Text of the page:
Fig. 4. Comparison of lower-order surface shapes at 12 and 24 points after removal of surface residual shapes larger than 1 µm. (a) Theoretical value of astigmatism, coma, and spherical aberration; (b) 12-point load method’s value of astigmatism, coma, and spherical aberration; and (c) 24-point load method’s value of astigmatism, coma, and spherical aberration.

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In the figure, the theoretical values represent the PV values of the lower-order quantities that constitute the plane shapes in the theoretical calculation of the full aperture. The two subsequent sets of data represent the sizes of the lower-order aberrations under the 12- and 24-point loading modes within the full aperture. The figure also shows that, after the residual removal over the full diameter, the surface shape results under the two loading modes of 12 and 24 points are close to the theoretical values. Hence, it can be assumed that, within the 350 mm diameter of the scale simulation, the two loading methods can form the shape of a predetermined paraboloid, and the differences between the two are very small. In other words, both the 12- and 24-point schemes are applicable and meet the predetermined targets in terms of their lower-order surface shape control capabilities. However, from the perspective of the complexity and rationality of the structural design, the 12-point loading mode is more suitable for the experimental scheme regarding the scaled mirror, and the 12-point loading scheme will thus be adopted in the structural design of the subsequent experimental equipment.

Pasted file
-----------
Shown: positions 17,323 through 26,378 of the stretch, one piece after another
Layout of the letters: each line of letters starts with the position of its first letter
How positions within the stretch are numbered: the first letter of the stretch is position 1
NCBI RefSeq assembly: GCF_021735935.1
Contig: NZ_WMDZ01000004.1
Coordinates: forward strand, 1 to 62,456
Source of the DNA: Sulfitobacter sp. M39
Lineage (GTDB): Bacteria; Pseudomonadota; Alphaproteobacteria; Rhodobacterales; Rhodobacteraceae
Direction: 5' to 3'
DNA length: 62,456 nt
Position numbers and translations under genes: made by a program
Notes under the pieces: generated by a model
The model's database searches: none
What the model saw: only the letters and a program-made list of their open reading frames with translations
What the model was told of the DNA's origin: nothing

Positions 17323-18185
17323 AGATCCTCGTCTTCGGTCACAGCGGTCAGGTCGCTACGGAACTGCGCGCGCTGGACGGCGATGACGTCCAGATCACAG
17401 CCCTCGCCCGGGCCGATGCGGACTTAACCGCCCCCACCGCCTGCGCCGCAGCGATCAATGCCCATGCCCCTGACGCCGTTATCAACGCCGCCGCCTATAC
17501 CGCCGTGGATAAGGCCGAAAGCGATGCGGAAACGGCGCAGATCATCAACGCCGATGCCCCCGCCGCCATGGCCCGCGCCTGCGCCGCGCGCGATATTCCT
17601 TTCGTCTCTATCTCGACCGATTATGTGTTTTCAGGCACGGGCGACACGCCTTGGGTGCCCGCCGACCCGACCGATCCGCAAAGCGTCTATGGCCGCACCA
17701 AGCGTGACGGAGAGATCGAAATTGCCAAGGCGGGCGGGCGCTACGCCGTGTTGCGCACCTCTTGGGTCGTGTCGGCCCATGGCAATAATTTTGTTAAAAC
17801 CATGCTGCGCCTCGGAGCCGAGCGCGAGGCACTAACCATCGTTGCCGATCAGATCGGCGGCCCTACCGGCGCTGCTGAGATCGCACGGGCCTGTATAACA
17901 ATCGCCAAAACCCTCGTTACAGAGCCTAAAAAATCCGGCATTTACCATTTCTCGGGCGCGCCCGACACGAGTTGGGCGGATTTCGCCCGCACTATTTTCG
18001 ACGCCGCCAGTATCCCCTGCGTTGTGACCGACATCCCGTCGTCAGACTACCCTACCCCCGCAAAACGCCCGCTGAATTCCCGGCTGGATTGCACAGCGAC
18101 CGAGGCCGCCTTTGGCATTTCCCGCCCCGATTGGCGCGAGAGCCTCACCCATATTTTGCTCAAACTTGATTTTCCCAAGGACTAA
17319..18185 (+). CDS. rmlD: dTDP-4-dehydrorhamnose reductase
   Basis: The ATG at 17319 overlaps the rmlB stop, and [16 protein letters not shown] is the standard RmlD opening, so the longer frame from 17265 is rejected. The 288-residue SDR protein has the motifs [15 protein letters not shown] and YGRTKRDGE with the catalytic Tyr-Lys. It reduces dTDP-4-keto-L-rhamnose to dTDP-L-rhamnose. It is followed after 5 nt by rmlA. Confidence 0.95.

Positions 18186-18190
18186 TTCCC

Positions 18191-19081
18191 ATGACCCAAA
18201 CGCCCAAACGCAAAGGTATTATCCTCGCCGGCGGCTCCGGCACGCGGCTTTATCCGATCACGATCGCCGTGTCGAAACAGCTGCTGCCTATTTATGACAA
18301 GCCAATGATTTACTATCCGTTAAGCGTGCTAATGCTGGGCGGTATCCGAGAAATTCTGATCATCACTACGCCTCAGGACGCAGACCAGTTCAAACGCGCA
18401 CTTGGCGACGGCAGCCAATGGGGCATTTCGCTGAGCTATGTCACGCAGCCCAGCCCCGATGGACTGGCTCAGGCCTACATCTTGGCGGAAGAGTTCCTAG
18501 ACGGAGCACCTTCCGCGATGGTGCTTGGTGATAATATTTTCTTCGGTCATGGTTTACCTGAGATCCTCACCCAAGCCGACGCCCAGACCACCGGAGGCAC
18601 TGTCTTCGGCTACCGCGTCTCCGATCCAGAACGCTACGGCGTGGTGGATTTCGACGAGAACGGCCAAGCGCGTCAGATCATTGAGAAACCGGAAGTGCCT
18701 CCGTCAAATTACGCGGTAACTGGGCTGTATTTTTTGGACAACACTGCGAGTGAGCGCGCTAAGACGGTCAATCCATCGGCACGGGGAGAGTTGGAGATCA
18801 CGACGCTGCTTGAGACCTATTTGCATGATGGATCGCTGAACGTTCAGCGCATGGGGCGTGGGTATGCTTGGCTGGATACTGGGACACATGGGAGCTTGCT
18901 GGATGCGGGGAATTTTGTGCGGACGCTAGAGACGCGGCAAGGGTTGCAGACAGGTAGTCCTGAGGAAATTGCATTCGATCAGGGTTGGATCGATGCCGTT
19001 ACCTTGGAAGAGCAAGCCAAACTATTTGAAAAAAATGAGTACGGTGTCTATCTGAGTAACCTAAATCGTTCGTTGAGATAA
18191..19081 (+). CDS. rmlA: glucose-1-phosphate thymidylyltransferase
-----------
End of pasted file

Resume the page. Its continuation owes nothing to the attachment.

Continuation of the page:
It should be noted that the use of 12-point loading is only a preliminary plan considering the project cost. It can be observed from Figs. 3 and 4 that although the surface shape RMS results of the 12- and 24-point loading modes are extremely similar, the residual PV value of the 12-point loading is 25% higher than that of the 24-point loading. The target value can be achieved through ion beam modification in the subsequent, or choose to remove twice, or increase the number of loading points (such as 16 or 18 points) to reduce the residual PV value. In addition, the residual PV value is related to the thickness of the mirror blank and the iterative polishing process.